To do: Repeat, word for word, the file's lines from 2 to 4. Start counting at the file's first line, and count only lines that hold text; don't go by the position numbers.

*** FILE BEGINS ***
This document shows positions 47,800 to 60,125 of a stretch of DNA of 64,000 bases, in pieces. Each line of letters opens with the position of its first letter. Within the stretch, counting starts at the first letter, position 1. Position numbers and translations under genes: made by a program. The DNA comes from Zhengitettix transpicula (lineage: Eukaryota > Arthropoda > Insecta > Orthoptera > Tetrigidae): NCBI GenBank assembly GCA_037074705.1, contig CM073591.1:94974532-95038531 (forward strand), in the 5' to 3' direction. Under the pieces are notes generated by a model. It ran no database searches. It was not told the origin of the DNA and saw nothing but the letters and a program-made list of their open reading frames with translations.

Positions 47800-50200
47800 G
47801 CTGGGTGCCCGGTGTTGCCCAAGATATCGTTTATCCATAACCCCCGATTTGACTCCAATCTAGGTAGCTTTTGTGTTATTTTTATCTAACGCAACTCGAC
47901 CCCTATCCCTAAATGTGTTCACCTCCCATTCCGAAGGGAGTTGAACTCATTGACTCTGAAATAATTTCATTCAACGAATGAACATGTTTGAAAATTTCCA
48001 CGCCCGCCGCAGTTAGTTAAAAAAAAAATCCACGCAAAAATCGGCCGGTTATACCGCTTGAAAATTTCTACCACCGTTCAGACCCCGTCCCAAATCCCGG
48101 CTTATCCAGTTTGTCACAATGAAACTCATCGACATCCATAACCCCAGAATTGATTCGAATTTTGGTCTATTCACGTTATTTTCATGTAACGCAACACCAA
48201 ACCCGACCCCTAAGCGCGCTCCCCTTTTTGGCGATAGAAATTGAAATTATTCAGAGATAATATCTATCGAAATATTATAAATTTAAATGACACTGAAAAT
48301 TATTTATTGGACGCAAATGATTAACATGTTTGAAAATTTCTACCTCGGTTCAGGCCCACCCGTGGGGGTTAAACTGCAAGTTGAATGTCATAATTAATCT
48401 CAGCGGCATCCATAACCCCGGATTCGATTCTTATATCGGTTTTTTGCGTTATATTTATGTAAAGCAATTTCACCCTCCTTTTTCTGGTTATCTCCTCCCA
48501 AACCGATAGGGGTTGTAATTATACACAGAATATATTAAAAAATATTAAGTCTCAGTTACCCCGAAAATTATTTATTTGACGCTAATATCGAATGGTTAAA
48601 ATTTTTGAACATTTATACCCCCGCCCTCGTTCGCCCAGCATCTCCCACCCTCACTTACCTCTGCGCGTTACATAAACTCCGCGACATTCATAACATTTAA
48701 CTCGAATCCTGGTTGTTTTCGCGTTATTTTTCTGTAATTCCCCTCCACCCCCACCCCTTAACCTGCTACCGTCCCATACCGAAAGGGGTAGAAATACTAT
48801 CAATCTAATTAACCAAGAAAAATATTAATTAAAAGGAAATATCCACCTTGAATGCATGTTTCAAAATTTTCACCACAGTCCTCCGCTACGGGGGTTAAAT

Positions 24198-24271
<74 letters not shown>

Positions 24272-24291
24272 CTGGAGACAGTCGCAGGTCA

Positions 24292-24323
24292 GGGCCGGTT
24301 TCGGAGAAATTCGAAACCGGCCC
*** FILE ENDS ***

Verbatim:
Positions 47800-50200
47800 G
47801 CTGGGTGCCCGGTGTTGCCCAAGATATCGTTTATCCATAACCCCCGATTTGACTCCAATCTAGGTAGCTTTTGTGTTATTTTTATCTAACGCAACTCGAC